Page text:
Los Angeles County Supervisor Zev Yaroslavsky said Tuesday that he suspects the Department of Children and Family Services has failed to acknowledge some recent child deaths tied to abuse or neglect, inaccurately leading the public to believe that the number of children dying under such circumstances is falling.
According to department statistics released in recent days, six children whose families had previously come to the attention of child welfare officials have died of abuse or neglect this year, down from 11 such deaths by this point last year.
Yaroslavsky questioned why this year’s numbers did not include the suicide of 11-year old Jorge Tarin, who hung himself with a jump rope in his mother’s Montebello home in June. Earlier that day, Jorge, who previously had spent 15 months in foster care, told a school counselor that he intended to kill himself “because I’m tired of people hitting me all the time.” Just hours before Jorge’s death, a social worker sent to interview the boy at home left without him.
Yaroslavsky said “a reasonable person” would say Jorge’s suicide was caused by abuse or neglect.
Department of Children and Family Services officials, however, determined that Jorge’s death did not result from abuse or neglect, meaning it did not meet the standard requiring public release of information under a 2007 state law.
“I don’t know what the rationale for that was,” Yaroslavsky said.
A department spokesman, Nishith Bhatt, declined comment and referred questions to county lawyers.
“I think the department has an interest in minimizing the number of cases that they put on the … list because, frankly, it makes them look better,” Yaroslavsky said.
Rosemarie Belda, the Board of Supervisors’ special counsel responsible for investigating child deaths, said she too believed that the department was using a somewhat narrow interpretation for abuse or neglect and could, “if that was the desire,” use a more expansive interpretation.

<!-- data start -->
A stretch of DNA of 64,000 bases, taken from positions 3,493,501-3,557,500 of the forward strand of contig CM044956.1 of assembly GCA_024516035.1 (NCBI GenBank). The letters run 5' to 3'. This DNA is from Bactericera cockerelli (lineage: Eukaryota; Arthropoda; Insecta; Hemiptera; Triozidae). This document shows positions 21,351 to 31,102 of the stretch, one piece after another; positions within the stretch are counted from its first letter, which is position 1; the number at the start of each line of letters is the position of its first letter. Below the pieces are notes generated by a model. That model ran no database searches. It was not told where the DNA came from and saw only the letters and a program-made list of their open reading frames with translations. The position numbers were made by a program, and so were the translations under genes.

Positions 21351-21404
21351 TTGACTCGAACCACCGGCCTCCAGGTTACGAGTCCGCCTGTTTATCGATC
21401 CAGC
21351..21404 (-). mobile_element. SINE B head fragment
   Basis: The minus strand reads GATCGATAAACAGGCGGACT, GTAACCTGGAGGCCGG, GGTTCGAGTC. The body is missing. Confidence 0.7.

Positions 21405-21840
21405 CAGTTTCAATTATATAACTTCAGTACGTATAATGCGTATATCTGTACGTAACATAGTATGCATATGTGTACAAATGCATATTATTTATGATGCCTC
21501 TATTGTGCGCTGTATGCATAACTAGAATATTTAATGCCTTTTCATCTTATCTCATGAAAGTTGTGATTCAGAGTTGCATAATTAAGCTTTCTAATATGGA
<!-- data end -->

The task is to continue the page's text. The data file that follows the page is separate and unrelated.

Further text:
Belda said one factor complicating the department’s determinations was the California Department of Social Services. The state agency released regulations last year that narrowed the definition of abuse or neglect and excluded fatalities that were not caused by a parent, guardian or foster parent.
Before those new regulations, county child welfare officials released records for deaths committed by parents’ romantic partners, extended family members and others. Those deaths also were included in the department’s statistics for abuse or neglect deaths.
County Counsel Andrea Ordin said the county, along with other jurisdictions throughout the state, has grappled with many determinations that are subject to discretion.
“The statute and regulations just ask whether abuse or neglect was a cause,” Ordin said. “But does that mean 100%? 90%? 30%? Or 20%?”
“Can I say that there has been no failure of discretion in making a finding of abuse or neglect? No, I can’t say that,” she said.
Supervisor Gloria Molina won board approval Tuesday to ask the Office of Independent Review to evaluate whether Department of Children and Family Services officials were in compliance with the 2007 disclosure law and report back next week.
That action came a week after supervisors voted 4 to 1 to order county departments to cooperate with an investigation into what they called the “inappropriate disclosure of confidential child welfare information” to the Los Angeles Times. Yaroslavsky was the lone no vote.